As real estate in Chicago and across the country continues to be in a good place, many homeowners are taking advantage of the market’s health by refinancing—specifically, using refinancing to cash in on some of the equity of their home.
A cash-out refinance allows a homeowner to withdraw cash form the equity of their home when changing the interest rate on their mortgage. The cash might be used for home repairs or upgrades, to reduce debt or pay for other large expenses.
Those refinancing their mortgages are on the rise, according to a recent article in the Wall St. Journal. More so, those taking out cash with their refinance is at the highest its been since 2008. Both are indications of rising home values and the confidence of borrowers to capitalize on it.
But while there’s the allure of cash that is seemingly just “sitting there,” it’s especially important for borrowers to know exactly what they’re getting into before doing a cash-out refinance. There’s the potential risk of getting into too much debt should home prices fall, and there could also be alternative options for getting cash that would bring less risk and cost for the homeowner.
Here are a few considerations to make if you’re looking into a cash-out refinance on your Chicago home:
What’s the money for? Using the cash for upgrading or improving your home could bring the long-term benefit of increasing its resale value. Using it to pay off credit card debt could also be beneficial since the interest rate is likely significantly lower. Buying a big-ticket item or paying for a vacation with the money is a riskier option, especially because you are putting your home on the line if any payments are missed.
Is there a lower interest rate? If your move is motivated by just the cash, make sure you would actually be refinancing into a lower interest rate. If you locked in your loan in the last few years, chances are interest rates were under 4% and you won’t likely get a fixed rate lower than that now. An adjustable-rate loan with a lower rate upfront could still end up costing you more in the long run.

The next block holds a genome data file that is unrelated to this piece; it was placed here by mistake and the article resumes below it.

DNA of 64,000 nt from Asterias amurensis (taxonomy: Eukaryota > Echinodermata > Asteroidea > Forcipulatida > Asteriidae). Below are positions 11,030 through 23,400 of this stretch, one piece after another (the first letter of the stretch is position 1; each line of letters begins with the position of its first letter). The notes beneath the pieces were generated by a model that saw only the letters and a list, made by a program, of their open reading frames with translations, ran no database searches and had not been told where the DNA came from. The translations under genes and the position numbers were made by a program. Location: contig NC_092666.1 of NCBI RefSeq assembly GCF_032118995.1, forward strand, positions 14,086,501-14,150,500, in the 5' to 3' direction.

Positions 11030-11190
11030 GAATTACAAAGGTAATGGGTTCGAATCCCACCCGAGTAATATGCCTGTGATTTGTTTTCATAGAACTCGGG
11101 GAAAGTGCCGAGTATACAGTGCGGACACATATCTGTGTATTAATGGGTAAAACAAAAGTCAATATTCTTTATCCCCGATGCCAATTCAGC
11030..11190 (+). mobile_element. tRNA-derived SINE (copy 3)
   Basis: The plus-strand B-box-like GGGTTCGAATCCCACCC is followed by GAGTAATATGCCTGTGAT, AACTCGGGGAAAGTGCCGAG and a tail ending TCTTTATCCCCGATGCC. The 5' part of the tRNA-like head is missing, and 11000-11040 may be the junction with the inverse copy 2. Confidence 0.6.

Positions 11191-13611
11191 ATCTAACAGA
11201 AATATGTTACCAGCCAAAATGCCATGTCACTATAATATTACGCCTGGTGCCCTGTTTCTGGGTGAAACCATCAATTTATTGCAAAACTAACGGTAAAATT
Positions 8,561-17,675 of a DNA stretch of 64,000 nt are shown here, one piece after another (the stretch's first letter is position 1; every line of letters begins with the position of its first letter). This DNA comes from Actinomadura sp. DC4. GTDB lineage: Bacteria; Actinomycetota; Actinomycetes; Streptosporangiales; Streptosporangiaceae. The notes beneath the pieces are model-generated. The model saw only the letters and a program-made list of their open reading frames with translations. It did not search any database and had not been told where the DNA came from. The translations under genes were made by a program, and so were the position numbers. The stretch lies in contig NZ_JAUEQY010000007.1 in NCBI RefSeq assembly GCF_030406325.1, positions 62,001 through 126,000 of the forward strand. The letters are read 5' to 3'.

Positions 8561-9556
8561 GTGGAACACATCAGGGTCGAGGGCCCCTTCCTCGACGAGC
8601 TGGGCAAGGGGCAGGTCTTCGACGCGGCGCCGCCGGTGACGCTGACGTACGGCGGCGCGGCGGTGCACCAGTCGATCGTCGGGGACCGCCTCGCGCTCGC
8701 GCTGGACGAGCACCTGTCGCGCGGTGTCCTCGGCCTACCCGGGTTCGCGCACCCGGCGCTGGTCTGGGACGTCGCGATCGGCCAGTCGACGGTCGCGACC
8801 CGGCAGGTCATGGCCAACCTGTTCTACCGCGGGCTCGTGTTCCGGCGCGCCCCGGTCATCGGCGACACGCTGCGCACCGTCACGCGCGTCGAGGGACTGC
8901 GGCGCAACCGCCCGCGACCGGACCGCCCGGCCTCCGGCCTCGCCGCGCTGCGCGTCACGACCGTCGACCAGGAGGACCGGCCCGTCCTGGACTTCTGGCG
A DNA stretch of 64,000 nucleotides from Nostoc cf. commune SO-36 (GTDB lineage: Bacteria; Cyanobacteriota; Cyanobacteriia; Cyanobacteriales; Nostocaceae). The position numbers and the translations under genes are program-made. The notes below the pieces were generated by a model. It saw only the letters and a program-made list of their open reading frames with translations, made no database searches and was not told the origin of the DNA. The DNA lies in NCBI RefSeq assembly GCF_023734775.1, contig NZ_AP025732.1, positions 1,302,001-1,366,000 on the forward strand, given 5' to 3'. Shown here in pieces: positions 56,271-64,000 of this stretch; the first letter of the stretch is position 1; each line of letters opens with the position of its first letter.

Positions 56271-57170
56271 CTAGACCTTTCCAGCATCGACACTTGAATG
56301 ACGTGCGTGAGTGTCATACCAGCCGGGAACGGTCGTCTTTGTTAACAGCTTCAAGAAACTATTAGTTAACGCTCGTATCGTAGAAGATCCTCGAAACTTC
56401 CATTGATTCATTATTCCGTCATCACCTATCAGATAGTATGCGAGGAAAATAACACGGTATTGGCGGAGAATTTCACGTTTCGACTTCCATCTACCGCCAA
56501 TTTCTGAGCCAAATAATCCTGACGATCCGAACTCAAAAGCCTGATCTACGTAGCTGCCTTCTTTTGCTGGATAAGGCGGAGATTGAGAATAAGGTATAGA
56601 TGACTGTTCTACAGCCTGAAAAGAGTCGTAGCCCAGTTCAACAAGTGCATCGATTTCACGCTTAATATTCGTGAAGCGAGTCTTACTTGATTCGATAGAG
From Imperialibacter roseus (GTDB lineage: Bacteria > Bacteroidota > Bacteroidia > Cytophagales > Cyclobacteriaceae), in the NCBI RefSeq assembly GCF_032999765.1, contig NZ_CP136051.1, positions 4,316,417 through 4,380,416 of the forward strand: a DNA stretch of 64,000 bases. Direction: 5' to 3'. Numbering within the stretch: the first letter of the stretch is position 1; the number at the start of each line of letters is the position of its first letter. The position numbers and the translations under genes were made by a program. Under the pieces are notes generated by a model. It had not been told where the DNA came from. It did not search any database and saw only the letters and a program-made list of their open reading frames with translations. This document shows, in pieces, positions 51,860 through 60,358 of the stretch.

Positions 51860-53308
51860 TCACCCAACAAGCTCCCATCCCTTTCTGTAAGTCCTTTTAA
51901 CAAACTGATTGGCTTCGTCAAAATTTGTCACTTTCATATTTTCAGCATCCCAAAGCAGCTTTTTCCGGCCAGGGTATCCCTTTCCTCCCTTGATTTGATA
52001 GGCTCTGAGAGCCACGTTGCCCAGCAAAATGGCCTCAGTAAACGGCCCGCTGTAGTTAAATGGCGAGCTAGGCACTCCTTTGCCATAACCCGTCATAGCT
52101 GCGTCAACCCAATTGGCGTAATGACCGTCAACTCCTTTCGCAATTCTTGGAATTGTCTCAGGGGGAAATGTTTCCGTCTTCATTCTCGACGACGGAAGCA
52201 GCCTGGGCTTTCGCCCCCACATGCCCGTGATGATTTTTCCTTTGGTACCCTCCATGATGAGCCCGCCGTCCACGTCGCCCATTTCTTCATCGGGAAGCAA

Don’t forget closing costs. If you’re looking to save money, don’t lose sight of the fact that refinancing in not free. Closing costs are about 2% of the loan amount, and refinancing means starting over with a loan’s “early payments” of mostly interest charges. The latter can be helped by opting for a shorter loan.
Consider a HELOC. A home equity line of credit could be the better option, depending on your situation. The interest rate will likely be a bit higher, but the amount borrowed is probably smaller and borrowers pay less in interest charges on a HELOC than on a mortgage. There are also far lower closing costs.
There are a number of different approaches to refinancing and it’s crucial that you work with a mortgage professional who has your interest in mind. You want to work with someone who can explain all of the different types of nuances that come with each type of loan and the refinancing process to ensure it’s in line with what you’re looking to accomplish.